Monday, November 14, 2011

SC asks Times Now to deposit 100 cr before HC hears defamation case plea

New Delhi: The Supreme Court on Monday declined to relax a Bombay high court order asking Times Now TV channel to deposit Rs 100 crore – Rs 20 crore in cash and the rest as bank guarantee – before taking up its appeal against a trial court verdict in a defamation case.
Former Supreme Court Judge, Justice P B Sawant, had sued Times Now for mistakenly displaying his photograph in a report on September 10, 2008, about a person (with a phonetically similar sounding name) allegedly involved in the multi-crore Provident Fund scam. A Pune trial court had decreed the suit for Rs100 crore against the TV channel. Times Now had appealed against the trial court verdict, but the Mumbai HC in September this year had asked the TV channel to first deposit Rs 20 crore and provide Rs 80 crore as bank guarantee as a pre-condition for hearing the appeal. Appearing for the TV channel, senior advocate Harish Salve said the channel had apologized for the mistake and had run an apology for five continuous days and requested the apex court to relax the stiff condition of depositing Rs 100 crore as a pre-condition for appeal.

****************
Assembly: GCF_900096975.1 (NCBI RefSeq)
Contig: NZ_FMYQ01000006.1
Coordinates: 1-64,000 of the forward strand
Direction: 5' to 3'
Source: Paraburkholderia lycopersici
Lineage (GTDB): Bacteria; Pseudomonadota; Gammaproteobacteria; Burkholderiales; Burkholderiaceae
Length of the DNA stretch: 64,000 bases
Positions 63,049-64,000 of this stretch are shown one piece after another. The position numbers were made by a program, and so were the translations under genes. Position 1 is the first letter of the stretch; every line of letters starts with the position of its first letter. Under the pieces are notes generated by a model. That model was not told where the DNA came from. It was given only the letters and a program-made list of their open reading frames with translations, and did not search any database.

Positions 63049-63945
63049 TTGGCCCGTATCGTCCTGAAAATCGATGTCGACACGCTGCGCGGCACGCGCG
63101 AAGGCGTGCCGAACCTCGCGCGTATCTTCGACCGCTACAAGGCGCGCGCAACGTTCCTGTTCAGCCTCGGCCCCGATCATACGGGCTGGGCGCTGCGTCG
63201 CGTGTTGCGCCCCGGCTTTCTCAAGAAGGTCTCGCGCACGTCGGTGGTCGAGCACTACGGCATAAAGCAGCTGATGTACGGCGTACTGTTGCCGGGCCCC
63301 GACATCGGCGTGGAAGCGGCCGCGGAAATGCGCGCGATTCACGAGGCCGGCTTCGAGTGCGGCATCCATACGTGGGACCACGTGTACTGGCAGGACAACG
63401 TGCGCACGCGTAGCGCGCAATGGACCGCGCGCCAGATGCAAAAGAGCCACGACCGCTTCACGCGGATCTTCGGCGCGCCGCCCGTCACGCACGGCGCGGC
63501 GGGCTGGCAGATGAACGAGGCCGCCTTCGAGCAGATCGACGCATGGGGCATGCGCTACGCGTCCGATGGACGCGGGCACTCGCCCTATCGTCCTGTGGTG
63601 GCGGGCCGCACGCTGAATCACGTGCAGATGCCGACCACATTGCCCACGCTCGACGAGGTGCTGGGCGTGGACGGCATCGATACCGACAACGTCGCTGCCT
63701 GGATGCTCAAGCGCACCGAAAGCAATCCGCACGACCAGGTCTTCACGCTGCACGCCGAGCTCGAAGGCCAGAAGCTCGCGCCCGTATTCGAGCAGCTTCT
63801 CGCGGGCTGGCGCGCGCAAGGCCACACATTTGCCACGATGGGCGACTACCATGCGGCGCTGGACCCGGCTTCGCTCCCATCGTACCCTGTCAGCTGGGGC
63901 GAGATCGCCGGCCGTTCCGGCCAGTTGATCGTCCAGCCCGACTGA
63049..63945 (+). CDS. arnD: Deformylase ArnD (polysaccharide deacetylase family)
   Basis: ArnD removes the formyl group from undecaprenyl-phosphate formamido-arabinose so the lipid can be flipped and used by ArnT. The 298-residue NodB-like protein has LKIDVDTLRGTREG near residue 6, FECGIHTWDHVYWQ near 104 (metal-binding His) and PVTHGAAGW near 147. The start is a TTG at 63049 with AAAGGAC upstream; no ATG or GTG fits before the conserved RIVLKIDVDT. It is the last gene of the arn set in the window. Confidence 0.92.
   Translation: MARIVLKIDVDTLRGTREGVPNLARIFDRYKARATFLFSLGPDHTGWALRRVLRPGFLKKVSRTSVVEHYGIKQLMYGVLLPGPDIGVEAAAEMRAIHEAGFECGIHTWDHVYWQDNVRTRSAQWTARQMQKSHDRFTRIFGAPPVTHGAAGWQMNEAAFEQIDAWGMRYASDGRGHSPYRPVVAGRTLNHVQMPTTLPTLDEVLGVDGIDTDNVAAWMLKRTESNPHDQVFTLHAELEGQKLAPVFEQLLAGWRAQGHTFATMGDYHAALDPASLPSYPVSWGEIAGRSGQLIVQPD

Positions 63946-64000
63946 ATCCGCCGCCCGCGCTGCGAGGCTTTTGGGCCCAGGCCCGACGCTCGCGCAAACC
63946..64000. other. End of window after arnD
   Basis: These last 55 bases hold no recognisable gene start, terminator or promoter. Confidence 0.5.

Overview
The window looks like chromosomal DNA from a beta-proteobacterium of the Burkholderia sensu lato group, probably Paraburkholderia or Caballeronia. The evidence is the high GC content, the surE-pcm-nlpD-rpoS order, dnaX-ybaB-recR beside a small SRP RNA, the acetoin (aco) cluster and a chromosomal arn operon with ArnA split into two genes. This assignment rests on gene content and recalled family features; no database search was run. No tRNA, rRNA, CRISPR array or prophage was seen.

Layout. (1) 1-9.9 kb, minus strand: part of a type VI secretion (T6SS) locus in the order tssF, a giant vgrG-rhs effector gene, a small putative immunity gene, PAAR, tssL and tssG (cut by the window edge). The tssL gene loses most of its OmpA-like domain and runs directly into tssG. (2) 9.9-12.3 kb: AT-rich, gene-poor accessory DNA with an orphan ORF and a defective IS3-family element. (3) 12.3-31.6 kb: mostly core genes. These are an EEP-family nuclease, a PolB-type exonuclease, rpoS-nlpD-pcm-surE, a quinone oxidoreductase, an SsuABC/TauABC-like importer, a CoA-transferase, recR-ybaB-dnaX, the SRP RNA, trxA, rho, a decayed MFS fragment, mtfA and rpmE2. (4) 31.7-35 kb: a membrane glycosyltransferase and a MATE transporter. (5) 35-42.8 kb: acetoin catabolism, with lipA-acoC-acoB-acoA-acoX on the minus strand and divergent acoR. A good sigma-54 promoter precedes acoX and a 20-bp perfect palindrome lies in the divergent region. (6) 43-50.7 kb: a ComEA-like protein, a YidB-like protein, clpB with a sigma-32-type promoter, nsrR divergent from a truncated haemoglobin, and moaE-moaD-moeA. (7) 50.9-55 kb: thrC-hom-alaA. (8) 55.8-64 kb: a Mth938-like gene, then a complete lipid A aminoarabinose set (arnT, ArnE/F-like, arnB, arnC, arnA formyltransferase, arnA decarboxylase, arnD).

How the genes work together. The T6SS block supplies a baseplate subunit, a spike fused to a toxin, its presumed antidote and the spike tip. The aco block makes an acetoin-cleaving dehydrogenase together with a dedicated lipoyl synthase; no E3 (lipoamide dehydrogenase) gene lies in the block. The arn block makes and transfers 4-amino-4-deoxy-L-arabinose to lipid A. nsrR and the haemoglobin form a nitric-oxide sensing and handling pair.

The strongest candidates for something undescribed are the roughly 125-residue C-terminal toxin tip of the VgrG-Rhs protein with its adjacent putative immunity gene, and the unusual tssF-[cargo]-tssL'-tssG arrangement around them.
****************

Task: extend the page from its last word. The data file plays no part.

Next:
A bench of Justices G S Singhvi and S J Mukhopadhaya declined to grant relief to petitioner Times Global Broadcasting Company Ltd, which owns the TV channel, saying there was no error in the high court’s interim order. “We find no reason to interfere with high court’s order directing the petitioner to deposit Rs 20 crore and furnish bank guarantee for the rest,” the bench said.
However, the bench clarified that the HC would decide the appeal on its merit without being influenced by the apex court’s decision to dismiss the appeal against the pre-condition of depositing the amount.
When contacted, Times Now channel head Arnab Goswami said, “We are extremely apologetic to Justice Sawant for the mistake and any personal damage done to his reputation because of the inadvertent error of running his picture instead of another judge. The picture ran for only about 15 seconds, and was a genuine oversight in the course of a broadcast. We deeply regret the mistake and assure Justice Sawant that it was not part of any intentional malice in reporting.”

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